Earlier this year, Wind Minds formed Wind Minds Korea, a joint venture between Wind Minds BV in The Netherlands, DoArm Engineering Co Ltd and Haechun Corporation, which will serve clients as an engineering and consulting company. The company aims to provide full-scale consulting and engineering services through all stages of offshore and onshore wind projects in Korea and overseas markets. Late 2015 also saw Wind Minds enter into another joint venture, also with DoArm Engineering and Haechun, to develop two nearshore windfarms close to Jeju Island. This particular JV aims to develop two projects, the Sin Chang and GwiDeok windfarms, both situated approximately 1km off the northwest coast of Jeju Island. Both projects consist of a first phase of 20 wind turbines, resulting in two 100MW windfarms.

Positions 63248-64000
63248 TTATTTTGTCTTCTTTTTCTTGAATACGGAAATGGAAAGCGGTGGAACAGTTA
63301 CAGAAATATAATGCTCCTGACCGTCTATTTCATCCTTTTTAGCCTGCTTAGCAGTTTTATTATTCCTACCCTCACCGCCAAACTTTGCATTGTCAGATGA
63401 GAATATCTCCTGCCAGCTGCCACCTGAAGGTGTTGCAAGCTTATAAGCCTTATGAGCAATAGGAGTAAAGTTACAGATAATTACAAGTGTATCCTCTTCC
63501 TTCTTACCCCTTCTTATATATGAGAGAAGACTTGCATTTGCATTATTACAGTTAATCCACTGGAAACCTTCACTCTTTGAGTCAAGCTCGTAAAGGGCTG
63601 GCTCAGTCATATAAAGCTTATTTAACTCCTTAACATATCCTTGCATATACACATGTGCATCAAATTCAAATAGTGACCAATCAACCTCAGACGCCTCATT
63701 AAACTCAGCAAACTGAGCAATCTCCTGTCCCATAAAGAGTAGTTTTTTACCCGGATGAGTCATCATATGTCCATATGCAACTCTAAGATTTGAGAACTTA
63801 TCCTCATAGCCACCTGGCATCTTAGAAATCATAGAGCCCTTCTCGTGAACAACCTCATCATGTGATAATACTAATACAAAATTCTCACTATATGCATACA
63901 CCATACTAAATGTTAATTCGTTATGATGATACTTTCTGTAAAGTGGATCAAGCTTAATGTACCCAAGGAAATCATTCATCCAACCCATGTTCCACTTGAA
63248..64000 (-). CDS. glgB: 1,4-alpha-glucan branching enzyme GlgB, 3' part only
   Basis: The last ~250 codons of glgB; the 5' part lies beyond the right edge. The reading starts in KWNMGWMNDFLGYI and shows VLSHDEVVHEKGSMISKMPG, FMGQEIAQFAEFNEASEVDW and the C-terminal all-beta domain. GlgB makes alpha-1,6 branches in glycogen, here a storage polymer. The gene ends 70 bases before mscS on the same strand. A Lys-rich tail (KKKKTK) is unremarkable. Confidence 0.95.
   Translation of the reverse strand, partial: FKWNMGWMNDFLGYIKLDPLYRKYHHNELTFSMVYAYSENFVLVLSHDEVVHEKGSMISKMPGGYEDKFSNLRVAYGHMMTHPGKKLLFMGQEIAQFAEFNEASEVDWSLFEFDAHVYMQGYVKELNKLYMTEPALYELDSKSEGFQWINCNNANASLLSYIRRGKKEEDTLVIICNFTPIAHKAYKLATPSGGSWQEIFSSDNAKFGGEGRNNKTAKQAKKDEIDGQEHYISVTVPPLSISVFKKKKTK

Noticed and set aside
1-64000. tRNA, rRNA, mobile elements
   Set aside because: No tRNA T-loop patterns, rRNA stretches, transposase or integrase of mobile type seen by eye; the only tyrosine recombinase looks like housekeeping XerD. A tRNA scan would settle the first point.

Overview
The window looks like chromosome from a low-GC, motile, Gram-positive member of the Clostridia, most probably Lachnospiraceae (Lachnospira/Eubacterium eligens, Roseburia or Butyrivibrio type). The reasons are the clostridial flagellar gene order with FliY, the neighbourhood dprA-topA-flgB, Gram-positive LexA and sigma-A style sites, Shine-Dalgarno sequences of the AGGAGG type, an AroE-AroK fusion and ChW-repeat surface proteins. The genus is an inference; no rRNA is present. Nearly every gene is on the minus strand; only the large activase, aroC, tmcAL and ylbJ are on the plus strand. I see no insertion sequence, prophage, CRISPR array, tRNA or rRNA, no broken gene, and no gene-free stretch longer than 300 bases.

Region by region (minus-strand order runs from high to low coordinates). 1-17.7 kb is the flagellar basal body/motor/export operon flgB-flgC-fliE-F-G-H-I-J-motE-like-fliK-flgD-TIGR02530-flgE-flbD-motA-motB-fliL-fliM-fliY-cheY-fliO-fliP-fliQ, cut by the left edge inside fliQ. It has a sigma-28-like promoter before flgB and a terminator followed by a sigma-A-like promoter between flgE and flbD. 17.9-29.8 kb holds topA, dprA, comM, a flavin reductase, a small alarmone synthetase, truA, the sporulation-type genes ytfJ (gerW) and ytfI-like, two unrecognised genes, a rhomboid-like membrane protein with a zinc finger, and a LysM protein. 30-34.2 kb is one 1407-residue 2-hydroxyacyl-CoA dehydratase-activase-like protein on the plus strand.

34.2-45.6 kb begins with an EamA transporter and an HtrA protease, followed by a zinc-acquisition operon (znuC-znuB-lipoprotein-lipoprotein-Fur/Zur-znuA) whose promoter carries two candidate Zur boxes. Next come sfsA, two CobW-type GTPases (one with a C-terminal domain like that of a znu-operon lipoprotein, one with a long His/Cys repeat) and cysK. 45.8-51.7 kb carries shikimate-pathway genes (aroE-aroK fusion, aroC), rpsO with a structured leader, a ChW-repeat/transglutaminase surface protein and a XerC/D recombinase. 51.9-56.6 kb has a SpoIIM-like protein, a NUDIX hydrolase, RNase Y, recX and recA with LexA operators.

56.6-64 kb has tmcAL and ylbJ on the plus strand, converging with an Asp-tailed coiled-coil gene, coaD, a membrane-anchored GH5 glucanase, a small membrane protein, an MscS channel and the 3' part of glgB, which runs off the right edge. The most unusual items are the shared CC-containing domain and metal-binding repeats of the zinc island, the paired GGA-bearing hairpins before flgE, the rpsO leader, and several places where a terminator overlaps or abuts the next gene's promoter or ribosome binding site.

RES in the UK recently signed a memorandum of understanding with Dohwa Engineering Co Ltd of South Korea. The agreement, signed earlier in June, outlines the principal arrangements for future co-operation between the two businesses, including upcoming large-scale South Korean offshore wind projects. Blue Wind Engineering Co Ltd, RES’s representative in South Korea, will support RES and Dohwa.
The partnership will see RES providing offshore marine project management expertise along with specific package management support. In return, Dohwa will employ RES as its supplier of choice for offshore consultancy. The new partnership will see Dohwa Engineering benefiting from RES’s offshore wind knowledge from working on projects in Europe and the US and RES benefiting from Dohwa Engineering’s local consultancy expertise.